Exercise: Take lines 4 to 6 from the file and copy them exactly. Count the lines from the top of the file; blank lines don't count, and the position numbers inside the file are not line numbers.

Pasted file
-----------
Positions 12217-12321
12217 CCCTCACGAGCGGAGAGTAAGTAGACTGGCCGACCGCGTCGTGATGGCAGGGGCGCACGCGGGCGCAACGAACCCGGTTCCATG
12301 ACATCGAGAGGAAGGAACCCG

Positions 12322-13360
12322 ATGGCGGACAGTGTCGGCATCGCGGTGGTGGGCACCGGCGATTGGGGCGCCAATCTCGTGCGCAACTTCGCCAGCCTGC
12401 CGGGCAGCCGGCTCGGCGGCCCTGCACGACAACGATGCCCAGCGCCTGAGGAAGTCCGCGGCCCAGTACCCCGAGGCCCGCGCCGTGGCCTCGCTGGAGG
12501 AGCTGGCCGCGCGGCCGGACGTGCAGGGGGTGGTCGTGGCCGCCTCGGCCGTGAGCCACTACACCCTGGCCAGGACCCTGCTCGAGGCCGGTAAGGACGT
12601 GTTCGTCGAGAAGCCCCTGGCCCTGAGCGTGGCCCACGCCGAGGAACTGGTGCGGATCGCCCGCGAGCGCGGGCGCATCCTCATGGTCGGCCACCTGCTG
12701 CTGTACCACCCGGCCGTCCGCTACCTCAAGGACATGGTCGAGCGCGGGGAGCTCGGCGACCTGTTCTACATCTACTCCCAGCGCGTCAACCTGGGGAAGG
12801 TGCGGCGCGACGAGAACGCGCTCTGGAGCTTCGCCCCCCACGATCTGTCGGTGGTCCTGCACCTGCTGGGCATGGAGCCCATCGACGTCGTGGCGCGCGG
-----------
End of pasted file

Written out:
Positions 12322-13360
12322 ATGGCGGACAGTGTCGGCATCGCGGTGGTGGGCACCGGCGATTGGGGCGCCAATCTCGTGCGCAACTTCGCCAGCCTGC
12401 CGGGCAGCCGGCTCGGCGGCCCTGCACGACAACGATGCCCAGCGCCTGAGGAAGTCCGCGGCCCAGTACCCCGAGGCCCGCGCCGTGGCCTCGCTGGAGG